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Silver Content of Parthian Drachms

Below are the silver contents of 37 Parthian drachms; the figures ignore the odd one or two percent of gold in some coins, which was probably introduced as an impurity in the silver. Dates are according to Caley (1955):

1) Arsaces I(?) 250-248 BCE 94.6% silver
(There is no certainty that Arsaces ever minted coins; his successors Tiridates I (248/7-210) and Arsaces II (210-191) both used his name on their coinage, and this may well be a mistaken attribution)

2) Mithridates I 171-138 BCE 94.2%
3) Mithridates I                     92.9%
4) Mithridates I                     92.3%
5) Mithridates I                     89.9%
6) Mithridates I                     89.2%
Mean                                     91.7%

7) Phraates II 138-128/127 BCE 70.9%

8) Artabanus II 88-77 BCE 85.4%
9) Artabanus II                  72.8%
Mean                                 79.1%

10) Sinatruces 77-70 BCE 67.9%

11) Phraates III(?) 70-57 BCE 70.9%

12) Orodes I 57-38/37 BCE 75.6%
13) Orodes I                       74.8%
14) Orodes I                       74.4%
15) Orodes I                       74.2%
16) Orodes I                       69.8%
17) Orodes I                       66.8%
18) Orodes I                       65.2%
19) Orodes I                       58.2%
20) Orodes I                       51.0%
21) Orodes I                       47.3%
22) Orodes I                       46.4%
23) Orodes I                       43.1%
24) Orodes I                       41.8%
Mean                                   60.7%

25) Tiridates II(?) 26 BCE 61.1%

26) Orodes II 4.6 CE 79.8%
27) Orodes II            62.2%
Mean                        71.0%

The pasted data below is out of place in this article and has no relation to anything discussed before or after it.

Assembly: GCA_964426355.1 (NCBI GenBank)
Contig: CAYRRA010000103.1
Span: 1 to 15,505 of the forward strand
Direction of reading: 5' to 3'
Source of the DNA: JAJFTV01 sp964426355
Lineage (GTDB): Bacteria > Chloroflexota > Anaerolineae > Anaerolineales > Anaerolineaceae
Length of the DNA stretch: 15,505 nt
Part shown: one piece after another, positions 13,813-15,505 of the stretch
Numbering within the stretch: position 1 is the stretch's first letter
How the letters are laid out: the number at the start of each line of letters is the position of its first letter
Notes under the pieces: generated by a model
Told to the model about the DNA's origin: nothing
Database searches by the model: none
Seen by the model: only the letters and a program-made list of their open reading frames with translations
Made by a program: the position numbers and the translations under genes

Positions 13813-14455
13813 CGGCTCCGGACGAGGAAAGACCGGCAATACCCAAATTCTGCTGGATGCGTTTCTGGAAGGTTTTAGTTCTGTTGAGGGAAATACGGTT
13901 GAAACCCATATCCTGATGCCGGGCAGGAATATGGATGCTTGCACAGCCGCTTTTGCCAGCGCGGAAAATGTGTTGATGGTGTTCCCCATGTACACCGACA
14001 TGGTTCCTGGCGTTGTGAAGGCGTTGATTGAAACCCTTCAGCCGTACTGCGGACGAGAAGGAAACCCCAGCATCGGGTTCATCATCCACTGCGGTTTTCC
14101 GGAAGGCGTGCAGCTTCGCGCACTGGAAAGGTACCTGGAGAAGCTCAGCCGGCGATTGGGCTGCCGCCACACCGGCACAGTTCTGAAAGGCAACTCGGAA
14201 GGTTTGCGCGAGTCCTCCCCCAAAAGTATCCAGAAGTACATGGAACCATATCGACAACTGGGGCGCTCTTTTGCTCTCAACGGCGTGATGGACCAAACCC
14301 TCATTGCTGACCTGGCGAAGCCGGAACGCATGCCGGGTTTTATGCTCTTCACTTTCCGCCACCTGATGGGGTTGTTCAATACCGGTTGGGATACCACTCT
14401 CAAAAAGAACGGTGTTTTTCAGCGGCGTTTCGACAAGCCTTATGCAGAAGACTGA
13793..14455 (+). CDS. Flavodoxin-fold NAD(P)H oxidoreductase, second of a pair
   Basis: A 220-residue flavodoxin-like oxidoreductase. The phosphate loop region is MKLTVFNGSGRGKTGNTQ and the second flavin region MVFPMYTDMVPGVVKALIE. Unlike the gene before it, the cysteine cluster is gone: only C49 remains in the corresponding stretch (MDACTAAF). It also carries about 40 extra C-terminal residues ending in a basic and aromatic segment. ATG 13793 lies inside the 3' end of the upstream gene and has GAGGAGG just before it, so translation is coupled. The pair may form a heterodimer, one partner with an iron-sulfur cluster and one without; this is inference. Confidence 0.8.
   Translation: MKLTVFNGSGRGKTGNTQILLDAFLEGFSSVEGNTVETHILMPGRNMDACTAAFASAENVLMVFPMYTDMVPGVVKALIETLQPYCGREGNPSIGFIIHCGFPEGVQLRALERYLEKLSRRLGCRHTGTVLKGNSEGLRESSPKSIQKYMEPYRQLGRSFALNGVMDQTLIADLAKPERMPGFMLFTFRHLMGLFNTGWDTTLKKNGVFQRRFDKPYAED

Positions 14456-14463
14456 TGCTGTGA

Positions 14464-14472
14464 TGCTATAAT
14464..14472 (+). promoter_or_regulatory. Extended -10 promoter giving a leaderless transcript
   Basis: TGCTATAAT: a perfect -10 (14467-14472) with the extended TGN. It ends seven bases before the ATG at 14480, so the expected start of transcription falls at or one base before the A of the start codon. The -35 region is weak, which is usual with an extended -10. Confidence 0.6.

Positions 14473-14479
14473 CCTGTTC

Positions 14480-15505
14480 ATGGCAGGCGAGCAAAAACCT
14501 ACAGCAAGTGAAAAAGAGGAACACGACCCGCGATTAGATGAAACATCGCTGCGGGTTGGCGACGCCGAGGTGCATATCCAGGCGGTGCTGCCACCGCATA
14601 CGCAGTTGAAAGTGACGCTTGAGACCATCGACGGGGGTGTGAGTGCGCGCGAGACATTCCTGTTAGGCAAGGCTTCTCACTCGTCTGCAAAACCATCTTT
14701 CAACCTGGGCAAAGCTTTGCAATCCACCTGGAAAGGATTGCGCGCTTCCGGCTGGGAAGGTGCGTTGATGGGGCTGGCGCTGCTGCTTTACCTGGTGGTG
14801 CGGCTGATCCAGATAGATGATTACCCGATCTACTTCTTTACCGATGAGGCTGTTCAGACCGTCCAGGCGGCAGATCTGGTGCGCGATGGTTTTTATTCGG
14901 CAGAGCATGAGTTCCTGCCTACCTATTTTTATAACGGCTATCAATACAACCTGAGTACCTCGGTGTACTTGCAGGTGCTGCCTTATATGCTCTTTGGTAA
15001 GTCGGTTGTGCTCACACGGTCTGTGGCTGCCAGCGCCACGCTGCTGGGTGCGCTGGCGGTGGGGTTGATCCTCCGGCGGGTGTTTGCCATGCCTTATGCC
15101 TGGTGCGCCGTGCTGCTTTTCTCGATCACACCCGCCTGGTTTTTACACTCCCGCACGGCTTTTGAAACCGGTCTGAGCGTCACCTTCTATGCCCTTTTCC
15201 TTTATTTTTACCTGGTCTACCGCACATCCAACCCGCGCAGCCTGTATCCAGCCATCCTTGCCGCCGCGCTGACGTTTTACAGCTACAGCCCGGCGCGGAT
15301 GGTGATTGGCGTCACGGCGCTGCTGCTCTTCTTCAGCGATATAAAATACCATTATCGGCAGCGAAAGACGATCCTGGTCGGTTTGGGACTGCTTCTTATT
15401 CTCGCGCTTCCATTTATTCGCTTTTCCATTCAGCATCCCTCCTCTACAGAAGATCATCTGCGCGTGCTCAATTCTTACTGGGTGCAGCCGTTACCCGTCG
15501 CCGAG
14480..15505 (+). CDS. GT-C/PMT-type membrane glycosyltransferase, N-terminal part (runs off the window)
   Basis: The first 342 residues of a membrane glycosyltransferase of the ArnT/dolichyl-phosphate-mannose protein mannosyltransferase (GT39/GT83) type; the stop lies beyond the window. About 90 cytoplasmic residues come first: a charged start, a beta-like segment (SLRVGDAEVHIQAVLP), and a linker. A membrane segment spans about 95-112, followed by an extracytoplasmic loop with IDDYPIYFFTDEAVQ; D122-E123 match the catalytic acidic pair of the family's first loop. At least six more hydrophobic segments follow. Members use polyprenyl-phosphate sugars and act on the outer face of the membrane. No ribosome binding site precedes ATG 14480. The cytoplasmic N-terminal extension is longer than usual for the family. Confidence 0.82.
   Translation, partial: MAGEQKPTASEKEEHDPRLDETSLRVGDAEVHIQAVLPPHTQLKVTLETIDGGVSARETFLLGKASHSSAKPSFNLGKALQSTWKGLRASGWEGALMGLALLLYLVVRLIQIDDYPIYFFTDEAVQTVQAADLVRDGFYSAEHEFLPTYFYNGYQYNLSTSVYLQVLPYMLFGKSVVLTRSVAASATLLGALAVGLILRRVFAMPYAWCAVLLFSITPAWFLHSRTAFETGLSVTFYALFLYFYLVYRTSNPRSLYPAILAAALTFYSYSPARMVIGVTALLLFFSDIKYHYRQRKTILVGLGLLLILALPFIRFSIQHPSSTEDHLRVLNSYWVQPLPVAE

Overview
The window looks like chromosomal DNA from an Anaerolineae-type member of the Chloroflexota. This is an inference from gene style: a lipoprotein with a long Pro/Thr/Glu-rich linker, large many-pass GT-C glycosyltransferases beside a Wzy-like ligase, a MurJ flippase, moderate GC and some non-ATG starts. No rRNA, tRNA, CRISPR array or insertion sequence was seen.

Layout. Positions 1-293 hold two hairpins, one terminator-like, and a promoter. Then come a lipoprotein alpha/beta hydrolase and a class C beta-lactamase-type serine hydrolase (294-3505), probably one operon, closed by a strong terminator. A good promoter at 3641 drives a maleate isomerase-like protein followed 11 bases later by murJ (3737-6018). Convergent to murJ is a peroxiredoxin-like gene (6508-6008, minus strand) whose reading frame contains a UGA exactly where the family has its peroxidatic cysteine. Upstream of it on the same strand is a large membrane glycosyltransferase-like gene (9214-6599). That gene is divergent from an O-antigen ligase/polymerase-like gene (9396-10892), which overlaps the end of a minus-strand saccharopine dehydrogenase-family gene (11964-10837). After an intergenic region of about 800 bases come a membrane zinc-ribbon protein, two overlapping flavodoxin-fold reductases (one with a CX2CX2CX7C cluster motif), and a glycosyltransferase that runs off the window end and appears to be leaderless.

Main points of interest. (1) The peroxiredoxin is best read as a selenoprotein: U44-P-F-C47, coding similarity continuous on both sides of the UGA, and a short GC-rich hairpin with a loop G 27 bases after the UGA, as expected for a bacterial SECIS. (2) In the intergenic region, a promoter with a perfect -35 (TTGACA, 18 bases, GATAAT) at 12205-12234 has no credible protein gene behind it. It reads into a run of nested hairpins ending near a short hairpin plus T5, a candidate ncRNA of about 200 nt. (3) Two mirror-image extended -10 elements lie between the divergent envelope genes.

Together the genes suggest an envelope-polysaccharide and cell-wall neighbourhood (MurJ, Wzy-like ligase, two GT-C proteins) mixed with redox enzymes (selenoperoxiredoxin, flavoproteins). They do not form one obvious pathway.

28) Vardanes I 41/42-45 CE 74.3%

29) Gotarzes II 40/41-51 CE 80.5%
30) Gotarzes II                     76.9%
31) Gotarzes II                     75.5%
Mean                                     77.6%

32) Vologases II 77/78-147 CE 73.3%

33) Mithridates IV 130-147 CE 77.0%
34) Mithridates IV                    74.9%
Mean                                        76.0%

35) Vologases IV 191-207/208 CE 77.9%

36) Vologases V 207/208-222 CE 52.1%

37 Artabanus V 213-227 CE 74.6%

Clearly, the finest coins are the very early ones, with some debasement taking place at some point after the reign of Mithridates I. The coins of Orodes I are debased, with the very wide variation possibly pointing to successive debasement, apparently with bronze, through his reign. The coinage subsequently recovers, so this probably points to economic problems during a single reign. As Orodes' reign overlaps with that of Mithridates II (123-88 BCE), whose coins are unfortunately not included in the analysis, it is likely that, during at least part of his reign, he only controlled part of Parthia. His reign ushered in the confused 'Dark Age' of Parthian history, where the exact succession is still unclear.

The subsequent recovery of the coinage indicates that re-minting of coin was not taking place to any great extent. The Roman practice of successive debasements was clearly not followed.

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